San Dieguito board honors its two departing trustees

The SDUHSD board recognized outgoing members on Nov. 17.
(Karen Billing)

The November San Dieguito Union High School District board meeting marked the last for President Mo Muir, who is stepping off the board after two terms, and for Trustee Julie Bronstein, who lost her re-election bid. Before the newly elected board members Rimga Viskanta, Jane Lea Smith and Phan Anderson take office next month, the board took time to recognize the two outgoing trustees and their service to the district.

Prior to being elected to the board in 2014, Muir served six years on the Encinitas Union School District board, as well as on the board of the Friends of the Encinitas Library.

Vice President Michael Allman said in speaking to colleagues and parents a word that often came up about Muir was “accessible.” He said parents commented that she was always willing to take their calls and emails and that she was “always there for them”. Allman recognized Muir for her dedication to getting kids back to school during the pandemic, her commitment to college prep, and for her support for building a district pool to support aquatics athletes.

In her comments, Muir said the dedicated teachers and staff made her time on the board a great experience for her.

“No matter what you’re doing it takes your whole family to get behind you,” she said, taking time to thank her husband Mark and son Scotland, a La Costa Canyon alum, for their support. In the last year of her tenure, Muir faced questions about her residency as she cared for her 101-year-old mother-in-law in Lake Tahoe. At the meeting, Muir shared that she had recently passed away: “She will live forever in my heart.”

During public comment, several parents offered words of gratitude for Muir, including former interim superintendent Lucile Lynch.

“We’ve had our share of differences but when it came to student issues, you have always listened,” Lynch said, complimenting especially her support for special education students. She noted that in 2017, Muir was against the district’s plan to move the adult transition program into portables on the Earl Warren campus which led to special education reforms and the program now known as COAST Academy on the new Requeza Educational Center.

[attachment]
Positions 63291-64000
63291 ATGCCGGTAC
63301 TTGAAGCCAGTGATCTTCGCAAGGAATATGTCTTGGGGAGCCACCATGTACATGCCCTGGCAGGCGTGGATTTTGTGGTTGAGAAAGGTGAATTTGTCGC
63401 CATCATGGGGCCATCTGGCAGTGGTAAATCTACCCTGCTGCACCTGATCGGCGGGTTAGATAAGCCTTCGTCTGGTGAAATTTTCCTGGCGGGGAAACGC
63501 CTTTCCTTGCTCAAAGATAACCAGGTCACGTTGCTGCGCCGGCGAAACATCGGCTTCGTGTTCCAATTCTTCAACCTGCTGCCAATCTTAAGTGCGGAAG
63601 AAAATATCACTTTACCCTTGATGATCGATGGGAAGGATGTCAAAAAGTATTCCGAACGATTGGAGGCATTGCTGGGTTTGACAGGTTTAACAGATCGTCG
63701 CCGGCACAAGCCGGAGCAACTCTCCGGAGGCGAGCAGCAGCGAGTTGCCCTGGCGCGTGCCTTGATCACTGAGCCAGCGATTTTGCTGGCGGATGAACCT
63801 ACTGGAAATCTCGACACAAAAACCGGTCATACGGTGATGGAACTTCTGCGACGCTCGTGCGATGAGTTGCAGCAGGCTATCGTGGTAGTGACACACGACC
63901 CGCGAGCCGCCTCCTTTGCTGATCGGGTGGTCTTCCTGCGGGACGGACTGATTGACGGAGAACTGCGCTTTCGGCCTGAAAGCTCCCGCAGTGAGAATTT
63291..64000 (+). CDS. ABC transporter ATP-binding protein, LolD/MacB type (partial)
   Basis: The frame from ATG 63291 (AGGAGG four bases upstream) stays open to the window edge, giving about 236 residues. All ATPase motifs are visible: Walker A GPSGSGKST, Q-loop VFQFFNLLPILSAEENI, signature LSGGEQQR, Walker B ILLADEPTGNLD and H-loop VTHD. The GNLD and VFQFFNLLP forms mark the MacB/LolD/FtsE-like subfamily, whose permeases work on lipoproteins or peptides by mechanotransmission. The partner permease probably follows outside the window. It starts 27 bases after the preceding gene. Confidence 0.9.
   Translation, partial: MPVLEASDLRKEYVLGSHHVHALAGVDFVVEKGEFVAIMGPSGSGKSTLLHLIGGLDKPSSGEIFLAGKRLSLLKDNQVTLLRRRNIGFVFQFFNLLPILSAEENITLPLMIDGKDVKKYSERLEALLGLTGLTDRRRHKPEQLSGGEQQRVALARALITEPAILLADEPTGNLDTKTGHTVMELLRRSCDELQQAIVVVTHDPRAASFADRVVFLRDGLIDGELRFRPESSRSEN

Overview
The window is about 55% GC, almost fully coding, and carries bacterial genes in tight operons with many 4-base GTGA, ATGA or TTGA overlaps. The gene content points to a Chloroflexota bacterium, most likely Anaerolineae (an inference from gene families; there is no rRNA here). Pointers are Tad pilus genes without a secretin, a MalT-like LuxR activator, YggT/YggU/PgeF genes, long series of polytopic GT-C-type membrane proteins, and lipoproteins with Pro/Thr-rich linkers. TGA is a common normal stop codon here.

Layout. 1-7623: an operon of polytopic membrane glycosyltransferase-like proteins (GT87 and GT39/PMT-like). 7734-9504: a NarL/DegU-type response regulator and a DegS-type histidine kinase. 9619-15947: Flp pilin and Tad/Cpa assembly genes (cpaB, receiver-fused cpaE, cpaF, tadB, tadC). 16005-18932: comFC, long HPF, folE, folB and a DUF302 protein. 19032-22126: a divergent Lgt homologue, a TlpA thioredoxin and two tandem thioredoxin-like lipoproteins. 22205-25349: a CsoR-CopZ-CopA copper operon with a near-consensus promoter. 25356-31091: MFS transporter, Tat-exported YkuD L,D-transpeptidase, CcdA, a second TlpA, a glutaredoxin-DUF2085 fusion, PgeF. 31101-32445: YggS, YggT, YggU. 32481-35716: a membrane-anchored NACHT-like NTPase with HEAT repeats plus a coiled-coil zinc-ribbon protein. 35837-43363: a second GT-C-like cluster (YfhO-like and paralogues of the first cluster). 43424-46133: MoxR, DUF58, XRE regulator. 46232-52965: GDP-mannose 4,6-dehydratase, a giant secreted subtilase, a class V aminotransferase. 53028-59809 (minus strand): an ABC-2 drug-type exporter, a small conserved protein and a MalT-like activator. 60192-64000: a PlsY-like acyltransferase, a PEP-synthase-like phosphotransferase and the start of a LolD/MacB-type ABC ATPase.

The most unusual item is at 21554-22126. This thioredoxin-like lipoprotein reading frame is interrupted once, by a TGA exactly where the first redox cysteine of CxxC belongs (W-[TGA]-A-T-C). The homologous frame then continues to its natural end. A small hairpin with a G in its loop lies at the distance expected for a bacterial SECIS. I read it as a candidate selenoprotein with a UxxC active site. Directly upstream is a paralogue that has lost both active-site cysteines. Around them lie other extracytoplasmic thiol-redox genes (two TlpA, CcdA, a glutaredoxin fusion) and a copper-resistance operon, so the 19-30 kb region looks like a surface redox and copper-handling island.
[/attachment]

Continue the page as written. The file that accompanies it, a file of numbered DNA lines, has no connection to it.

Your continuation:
Muir has stated she hopes to stay involved in other capacities to continue to help young people realize their full potential.

Bronstein was not in attendance for her last meeting but offered a written statement and one that was read by Trustee Katrina Young. She reflected on her year on the board since being elected in a 2021 special election and wished Anderson all the best when she begins her new role next month.

“I am forever grateful to the many generous, kind and thoughtful people who care passionately about providing a high-quality public education for all of our students,” she said.

During her time on the board, Bronstein was able to visit many classrooms and campuses and was impressed by what the district has to offer, and the teachers and staff “going the extra mile” to keep their students engaged: “I feel privileged to have met so many inspiring students over the past year, and they give me great confidence and hope for the future,” she said.

She said she also heard the many challenges faced by marginalized students and she encouraged the board to lift up the voices of students and listen to their thoughtful insights.

Bronstein left off with a quote from Coretta Scott King, who stated that “The greatness of a community is most accurately measured by the compassionate actions of its members.

Said Bronstein: “I pray that compassion and kindness prevail in our district.”